Audio cables are much more complicated than just RLC. If I remember correctly Muralman1 uses in his design cable different metals for signal and Ground wires. You cannot explain in terms of RLC how different metals change the sound.
Kijanki: it is a true statement that signals attenuate within a conductor as you get farther away from the surface of the conductor into the interior. I didn't mean to suggest that skin effect doesn't at frequencies below microwave but that it is at higher frequencies where it becomes a bigger deal.
You mentioned skin effect as being significant with video signals. Video signals operate in the MHz range, which is below what is typically considered the microwave frequency range. I do agree with your suggestion that skin effect can be significant for frequencies in the MHz range. At video frequencies the skin depth is very thin, so the silver plating can be economically applied at thicknesses greater than the skin depth. Silver plating is a less effective cost-saving strategy for audio frequencies because the skin depths at audio frequencies are much larger.
There is a relevant figure of merit called the 1% depth of penetration. The 1% depth figure indicates that point at which the signal magnitude is about 1% of it's surface value. It is about 4.6 times the skin depth.
In general, skin effect is significant when the skin depth is small compared to the size of the conductor. At audio frequencies, the skin depth is going to be on the order of 20 mils, so I would think that for significant skin effect, you're probably looking at conductors that are on the order of at least 0.1 inch. That would be more like AWG 10.
There are other effects that are significant when thinking about signal propagation through a conductor (you had me going to my old textbooks to look this stuff up). For example, as the magnitude of the signal decreases the relative phase of the signal also changes. I believe that at the skin depth, the signal is about 180 degrees out of phase with respect to the signal at the surface. Also, when you have multiple conductors, there are proximity effects where the electromagnetic fields of the conductors interact and can effectively reduce the skin depth. Skin effect also increases the impedance of the conductor to signal propagation, although I am unfamiliar with the formula that was cited in the web link that you posted (I took a look at it and it looks to be a pretty good link). However, the skin depth calculator is correct, so I will assume that the AC/DC resistance ratio presented is correct as well.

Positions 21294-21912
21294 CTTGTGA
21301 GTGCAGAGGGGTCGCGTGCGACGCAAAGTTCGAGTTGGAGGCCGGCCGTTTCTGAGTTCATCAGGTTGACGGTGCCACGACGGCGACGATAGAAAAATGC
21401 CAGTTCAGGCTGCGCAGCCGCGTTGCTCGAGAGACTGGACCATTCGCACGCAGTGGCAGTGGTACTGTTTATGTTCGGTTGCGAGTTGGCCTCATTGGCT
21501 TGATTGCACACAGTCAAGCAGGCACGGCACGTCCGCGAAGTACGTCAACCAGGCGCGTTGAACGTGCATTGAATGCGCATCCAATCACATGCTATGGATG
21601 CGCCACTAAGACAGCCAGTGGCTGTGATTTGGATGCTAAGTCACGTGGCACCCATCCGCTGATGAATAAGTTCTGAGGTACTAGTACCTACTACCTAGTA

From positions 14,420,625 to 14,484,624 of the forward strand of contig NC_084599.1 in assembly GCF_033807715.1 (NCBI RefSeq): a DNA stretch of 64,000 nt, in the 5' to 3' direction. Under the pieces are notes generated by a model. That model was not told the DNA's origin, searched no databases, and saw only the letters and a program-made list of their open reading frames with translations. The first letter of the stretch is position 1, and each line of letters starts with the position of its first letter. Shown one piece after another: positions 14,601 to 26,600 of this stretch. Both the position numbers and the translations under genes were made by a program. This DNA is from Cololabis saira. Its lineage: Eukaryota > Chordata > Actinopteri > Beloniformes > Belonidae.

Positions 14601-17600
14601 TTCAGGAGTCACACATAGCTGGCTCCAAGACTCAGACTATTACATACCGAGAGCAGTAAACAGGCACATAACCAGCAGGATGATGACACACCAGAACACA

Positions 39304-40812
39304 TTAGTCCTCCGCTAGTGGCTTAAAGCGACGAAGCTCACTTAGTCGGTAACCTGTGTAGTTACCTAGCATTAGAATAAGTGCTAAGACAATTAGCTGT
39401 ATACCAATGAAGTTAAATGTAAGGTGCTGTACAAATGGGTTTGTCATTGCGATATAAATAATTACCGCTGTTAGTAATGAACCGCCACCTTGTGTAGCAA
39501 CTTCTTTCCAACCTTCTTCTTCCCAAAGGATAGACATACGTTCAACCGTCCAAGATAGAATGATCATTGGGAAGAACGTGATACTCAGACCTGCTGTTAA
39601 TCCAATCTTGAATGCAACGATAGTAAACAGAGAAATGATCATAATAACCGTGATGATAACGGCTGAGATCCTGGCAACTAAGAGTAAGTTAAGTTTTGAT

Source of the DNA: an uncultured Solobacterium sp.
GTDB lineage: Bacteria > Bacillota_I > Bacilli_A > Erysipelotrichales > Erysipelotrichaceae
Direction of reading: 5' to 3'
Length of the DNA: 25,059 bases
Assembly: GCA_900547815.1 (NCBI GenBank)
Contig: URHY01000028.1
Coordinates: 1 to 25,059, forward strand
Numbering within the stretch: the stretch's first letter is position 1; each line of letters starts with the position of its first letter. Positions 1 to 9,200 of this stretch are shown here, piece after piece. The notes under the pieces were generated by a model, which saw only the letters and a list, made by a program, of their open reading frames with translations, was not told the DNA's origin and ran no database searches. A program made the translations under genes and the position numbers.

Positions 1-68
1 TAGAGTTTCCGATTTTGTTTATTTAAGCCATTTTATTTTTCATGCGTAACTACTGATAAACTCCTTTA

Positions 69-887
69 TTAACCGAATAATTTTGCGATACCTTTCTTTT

Is any of this stuff audible, significant or even detectable at audio frequencies? It's impossible for me to say without data, so I tend to not tell people that they aren't hearing what they say they are hearing. I question how significant this stuff is at audio frequencies and because of the amount of hyperbole that has so come to characterize the audio biz, I am skeptical of claims that rely upon nothing but buzzwords. The thing is, if I spent big money on cables, I would have a vested interest in convincing myself that there really is a big difference because I would have a commitment to feeling that I haven't wasted my money. It would be nice to see some real data on this stuff. In my mind, it would make all this talk of "focus" and the like, a lot more credible. As I stated, the amount of hype and questionable "audiophile reviews" just hurts the credibility of the industry in my mind.
Paperw8 - according to mentioned skin depth calculator 20 mils corresponds to gage 18. Skin effect is therefore not existent in interconnects but might with speaker cables. Using thick wire lowers resistance but also inductance. The same happens with stranded wires. Isolating strands doesn't help them being in each other magnetic field (doesn't reduce overall skin effect) but placing strands on the hollow core or flat woven pattern does.
I understand that you are sceptical about skin effect in audio (as I am) since we need couple of dB to notice volume change but on the other hand fraction of dB on the tone control can be perceived.
All cable companies go toward similar solution like flat cables (Nordost) or hollow tube cables (AQ, AZ). I tend to trust them and suspect that they don't do this for marketing purpose alone since most of customers have no idea what skin effect is. I can hear specific difference between speaker cables while other tell me I must be self hypnotized and that cheap Home Depot wire is good enough.
I don't know how to measure focus or soundstage depth or width but it exists and is affected by something. Can this something be simply measured by relation between R, L and C.
Can we say that all speaker cables that have exactly same RLC will have exactly same sound (focus, soundstaging, etc.)? What about R,L or C vs frequency - it might be complex relationship?
"focus" and "soundstage depth" are subjective evaluations - you can't measure that kind of stuff. but you can measure electrical characteristics that have relevance in cable performance. the measure that i would generally think to be of significance is resistance, maybe measured at different frequencies. this could give an indication of how transparent a cable is across the audio frequency spectrum.